Health Care Policy Report™ offers the inside story on health care regulation and policy, with behind-the-scenes news and analysis of developments in Congress, the federal agencies, and the...
Health insurance coverage for more than a third of Medicaid and Children's Health Insurance Program beneficiaries would be at risk if the federal government rolls back a requirement that states maintain their eligibility rules until the health reform law is implemented, according to a Feb. 23 report by the Georgetown Center for Children and Families.
The report warned that an estimated 35 percent of Medicaid and CHIP beneficiaries--27.3 million people--are covered under state options that could be eliminated if the requirements were rescinded and that those who remain eligible could have difficulty enrolling if states increase the red tape applicants must contend with to access the programs.
Many governors are calling on lawmakers or the administration to lift the restrictions on reducing eligibility, known as maintenance-of-effort (MOE) requirements, saying that the requirements limit the options for cash-strapped states to close persistent budget shortfalls.
The Patient Protection and Affordable Care Act requires states to maintain the eligibility rules that were in place when the law took effect in 2010 until 2014 for adults and 2019 for children as a condition of receiving federal funding for Medicaid. The American Recovery and Reinvestment Act, which provided increased federal funding for Medicaid to help states weather the recession, also included an MOE requirement. The enhanced funding expires June 30.
The House Energy and Commerce Committee has scheduled a March 1 hearing on how PPACA will affect Medicaid and state health reform efforts. Governors are expected to testify at the hearing, including about the effects of the MOE requirements.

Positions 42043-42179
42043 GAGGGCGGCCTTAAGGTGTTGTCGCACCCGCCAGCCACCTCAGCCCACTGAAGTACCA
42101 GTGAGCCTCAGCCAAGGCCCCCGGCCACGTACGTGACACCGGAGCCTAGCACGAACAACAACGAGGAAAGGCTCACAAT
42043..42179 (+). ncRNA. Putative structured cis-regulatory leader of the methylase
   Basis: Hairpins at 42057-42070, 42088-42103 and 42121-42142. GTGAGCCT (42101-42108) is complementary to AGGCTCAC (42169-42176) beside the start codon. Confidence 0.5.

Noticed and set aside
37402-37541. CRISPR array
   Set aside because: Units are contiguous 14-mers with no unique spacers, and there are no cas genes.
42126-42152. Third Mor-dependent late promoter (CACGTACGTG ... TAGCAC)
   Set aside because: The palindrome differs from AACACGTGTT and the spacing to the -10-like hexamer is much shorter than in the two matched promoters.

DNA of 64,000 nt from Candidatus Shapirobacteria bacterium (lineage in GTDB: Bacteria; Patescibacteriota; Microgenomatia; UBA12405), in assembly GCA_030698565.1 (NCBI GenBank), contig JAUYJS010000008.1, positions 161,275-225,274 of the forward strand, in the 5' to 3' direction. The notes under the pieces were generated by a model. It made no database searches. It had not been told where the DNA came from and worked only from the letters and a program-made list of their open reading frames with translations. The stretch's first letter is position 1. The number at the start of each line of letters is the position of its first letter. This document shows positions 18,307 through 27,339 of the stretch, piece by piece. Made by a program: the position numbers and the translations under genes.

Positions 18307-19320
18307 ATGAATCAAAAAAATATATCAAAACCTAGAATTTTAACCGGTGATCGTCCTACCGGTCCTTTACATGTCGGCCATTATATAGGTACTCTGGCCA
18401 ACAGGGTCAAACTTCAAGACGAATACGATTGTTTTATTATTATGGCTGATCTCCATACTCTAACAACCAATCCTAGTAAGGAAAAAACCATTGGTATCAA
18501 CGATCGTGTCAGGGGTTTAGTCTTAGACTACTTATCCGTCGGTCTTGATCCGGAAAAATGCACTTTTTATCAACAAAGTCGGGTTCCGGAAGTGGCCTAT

If the MOE requirements were lifted, states would be required to maintain the minimum eligibility levels for the various populations covered by Medicaid and CHIP. However, they could do away with optional populations, which vary from state to state. The report said that 14.1 million children, 8 million adults, 2.8 million low-income seniors, and 2.3 million people with disabilities are covered under a state option.
“Repealing the stability protections could unravel the country's successful efforts to keep children covered and would hit families just as they are regaining their footing after turbulent economic times,” Jocelyn Guyer, an author of the report and co-director of CCF, said in a statement.
The report also said if the MOE requirements were lifted, “backdoor” policies such as requiring beneficiaries to renew their coverage every three months or to apply in person rather than online or by mail could make enrollment more difficult.
While the extent to which states would cut coverage if the MOE requirements were lifted is unknown, the report said state actions during the last recession indicate they would directly eliminate coverage for adults. And while states may not cut coverage for children or pregnant women directly, freezing CHIP enrollment or implementing barriers to enrollment could leave many uninsured, according to the report.
The report recommended that states look for alternatives to stricter Medicaid eligibility rules, such as tapping rainy day funds if they are available, looking for cost savings within the Medicaid program, or asking providers to help finance the state share of Medicaid costs.
Meanwhile, the Kaiser Family Foundation's Commission on Medicaid and the Uninsured Feb. 23 released a report on Medicaid spending growth during the past decade.
The report said that national Medicaid spending increased from $338 billion in federal fiscal year 2007 to $359 billion in 2008 and to $387 billion in 2009, largely due to recession-fueled increases in unemployment that caused millions to turn to Medicaid for coverage.
The report said that Medicaid spending rose faster than growth in national health expenditures and the gross domestic product in the past two years as well as during the past decade.
However, the national average for growth in Medicaid spending on a per enrollee basis is lower than growth in national health expenditures per capita and increases in private health insurance premiums, according to the report.
The CCF report is available at http://tinyurl.com/6hg3h36.
The KCMU report on spending growth is available at http://www.kff.org/medicaid/upload/8152.pdf.
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